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The Jeffersonian cyclopedia;

a comprehensive collection of the views of Thomas Jefferson classified and arranged in alphabetical order under nine thousand titles relating to government, politics, law, education, political economy, finance, science, art, literature, religious freedom, morals, etc.;
3 occurrences of jefferson cyclopedia
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1134. CAPITOL (United States), Inscription for.—
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3 occurrences of jefferson cyclopedia
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1134. CAPITOL (United States), Inscription for.—

If it be proposed to place an
inscription on the Capitol, the lapidary style
requires that essential facts only should be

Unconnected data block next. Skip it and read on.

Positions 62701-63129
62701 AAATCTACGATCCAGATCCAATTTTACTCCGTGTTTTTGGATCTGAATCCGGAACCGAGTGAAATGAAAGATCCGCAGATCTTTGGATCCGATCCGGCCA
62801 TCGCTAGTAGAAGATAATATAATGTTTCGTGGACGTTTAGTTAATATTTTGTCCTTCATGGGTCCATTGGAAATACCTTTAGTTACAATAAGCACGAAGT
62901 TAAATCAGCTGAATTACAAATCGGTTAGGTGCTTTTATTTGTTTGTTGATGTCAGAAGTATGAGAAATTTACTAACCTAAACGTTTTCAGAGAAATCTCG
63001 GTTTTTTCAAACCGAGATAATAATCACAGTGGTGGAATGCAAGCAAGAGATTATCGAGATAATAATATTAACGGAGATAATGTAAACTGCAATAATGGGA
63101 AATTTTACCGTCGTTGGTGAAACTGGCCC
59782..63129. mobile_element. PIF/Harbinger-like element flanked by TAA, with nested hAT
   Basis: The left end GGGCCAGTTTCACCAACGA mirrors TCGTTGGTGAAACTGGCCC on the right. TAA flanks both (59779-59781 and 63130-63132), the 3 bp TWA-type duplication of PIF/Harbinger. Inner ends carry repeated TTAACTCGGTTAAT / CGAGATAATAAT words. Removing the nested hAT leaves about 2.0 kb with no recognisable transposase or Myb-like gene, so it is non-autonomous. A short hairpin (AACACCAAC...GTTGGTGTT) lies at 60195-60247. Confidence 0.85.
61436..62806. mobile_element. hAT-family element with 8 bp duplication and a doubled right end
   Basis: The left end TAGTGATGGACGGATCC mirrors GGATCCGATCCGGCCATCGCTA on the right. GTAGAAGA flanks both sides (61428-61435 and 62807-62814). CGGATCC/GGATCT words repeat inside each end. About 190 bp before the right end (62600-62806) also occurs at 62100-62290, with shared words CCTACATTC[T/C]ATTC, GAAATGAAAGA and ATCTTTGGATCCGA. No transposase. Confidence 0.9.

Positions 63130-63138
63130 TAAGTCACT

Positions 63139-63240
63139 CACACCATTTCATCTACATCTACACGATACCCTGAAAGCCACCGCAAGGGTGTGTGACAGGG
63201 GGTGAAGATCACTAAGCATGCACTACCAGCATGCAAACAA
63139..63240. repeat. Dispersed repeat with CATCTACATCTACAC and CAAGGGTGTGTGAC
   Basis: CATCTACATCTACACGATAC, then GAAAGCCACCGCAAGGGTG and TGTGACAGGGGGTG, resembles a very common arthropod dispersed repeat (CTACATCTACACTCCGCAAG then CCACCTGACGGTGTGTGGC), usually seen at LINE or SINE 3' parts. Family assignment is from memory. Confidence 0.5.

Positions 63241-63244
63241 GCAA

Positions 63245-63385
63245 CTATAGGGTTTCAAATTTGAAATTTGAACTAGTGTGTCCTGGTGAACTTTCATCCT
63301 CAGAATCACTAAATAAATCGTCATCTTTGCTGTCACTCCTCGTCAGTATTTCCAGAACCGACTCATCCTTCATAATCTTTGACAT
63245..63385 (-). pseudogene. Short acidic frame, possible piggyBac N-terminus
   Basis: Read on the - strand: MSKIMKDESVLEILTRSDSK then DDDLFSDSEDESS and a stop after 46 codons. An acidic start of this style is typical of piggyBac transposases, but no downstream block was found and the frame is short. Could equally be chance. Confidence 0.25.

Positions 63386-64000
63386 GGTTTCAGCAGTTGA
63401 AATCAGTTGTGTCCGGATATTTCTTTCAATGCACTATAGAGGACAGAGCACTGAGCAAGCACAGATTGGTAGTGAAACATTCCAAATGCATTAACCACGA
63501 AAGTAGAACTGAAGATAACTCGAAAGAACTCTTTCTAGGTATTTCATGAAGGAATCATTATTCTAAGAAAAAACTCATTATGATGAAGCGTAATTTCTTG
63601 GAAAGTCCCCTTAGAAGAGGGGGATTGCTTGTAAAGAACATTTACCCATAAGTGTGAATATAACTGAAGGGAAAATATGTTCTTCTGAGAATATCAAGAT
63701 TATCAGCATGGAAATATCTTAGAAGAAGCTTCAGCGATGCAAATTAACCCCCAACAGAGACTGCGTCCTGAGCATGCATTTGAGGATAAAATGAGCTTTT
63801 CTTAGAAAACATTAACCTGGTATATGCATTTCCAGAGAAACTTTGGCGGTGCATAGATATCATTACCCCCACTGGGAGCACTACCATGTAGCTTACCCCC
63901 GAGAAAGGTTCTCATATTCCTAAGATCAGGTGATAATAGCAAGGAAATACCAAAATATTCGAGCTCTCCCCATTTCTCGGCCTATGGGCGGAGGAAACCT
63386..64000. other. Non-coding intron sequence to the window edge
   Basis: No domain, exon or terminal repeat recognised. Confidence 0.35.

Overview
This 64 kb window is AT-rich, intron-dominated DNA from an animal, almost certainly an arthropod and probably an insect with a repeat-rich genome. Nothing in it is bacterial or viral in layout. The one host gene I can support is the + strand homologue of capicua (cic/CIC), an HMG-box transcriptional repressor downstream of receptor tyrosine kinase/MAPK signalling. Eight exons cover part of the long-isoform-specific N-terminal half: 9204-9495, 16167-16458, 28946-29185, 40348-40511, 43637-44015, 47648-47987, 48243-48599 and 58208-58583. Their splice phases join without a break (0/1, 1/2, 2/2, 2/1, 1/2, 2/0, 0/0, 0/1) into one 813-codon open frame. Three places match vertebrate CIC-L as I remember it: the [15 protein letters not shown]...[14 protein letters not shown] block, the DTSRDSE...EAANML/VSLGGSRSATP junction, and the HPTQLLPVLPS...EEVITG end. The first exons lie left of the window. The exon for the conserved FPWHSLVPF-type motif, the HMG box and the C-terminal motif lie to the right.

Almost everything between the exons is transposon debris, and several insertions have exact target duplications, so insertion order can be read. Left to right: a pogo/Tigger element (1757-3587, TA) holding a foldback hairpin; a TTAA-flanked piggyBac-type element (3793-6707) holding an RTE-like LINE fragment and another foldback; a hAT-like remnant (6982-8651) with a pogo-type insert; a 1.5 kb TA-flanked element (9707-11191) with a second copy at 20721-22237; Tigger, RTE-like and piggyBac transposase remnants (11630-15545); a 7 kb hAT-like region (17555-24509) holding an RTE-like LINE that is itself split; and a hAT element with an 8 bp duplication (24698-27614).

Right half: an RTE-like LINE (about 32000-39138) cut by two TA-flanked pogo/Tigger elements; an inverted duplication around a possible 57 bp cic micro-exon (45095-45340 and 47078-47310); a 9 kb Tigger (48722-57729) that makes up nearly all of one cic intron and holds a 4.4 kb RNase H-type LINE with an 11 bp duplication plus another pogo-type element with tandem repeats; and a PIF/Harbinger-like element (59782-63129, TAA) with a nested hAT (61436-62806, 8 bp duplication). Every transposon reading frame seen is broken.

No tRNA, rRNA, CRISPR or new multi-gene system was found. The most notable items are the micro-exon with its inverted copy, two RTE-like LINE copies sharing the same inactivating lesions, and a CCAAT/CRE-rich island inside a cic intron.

stated, and these with a brevity admitting no
superfluous word. The essential facts in the
two inscriptions proposed are these:
“Founded 1791.—Burnt by a British Army
1814.—Restored by Congress 1817.” The reasons
for this brevity are that the letters must
be of extraordinary magnitude to be read
from below; that little space is allowed them,
being usually put into a pediment or in a
frieze, or on a small tablet on the wall; and
in our case, a third reason may be added, that
no passion can be imputed to this inscription,
every word being justifiable from the most
classical examples. But a question of more
importance is whether there should be one at
all? The barbarism of the conflagration will
immortalize that of the nation. It will place
them forever in degraded comparison with the
execrated Bonaparte, who, in possession of
almost every capitol in Europe, injured no
one. Of this, history will take care, which all
will read, while our inscription will be seen
by few.—
To James Monroe. Washington ed. vii, 41. Ford ed., x, 65.
(M. 1816)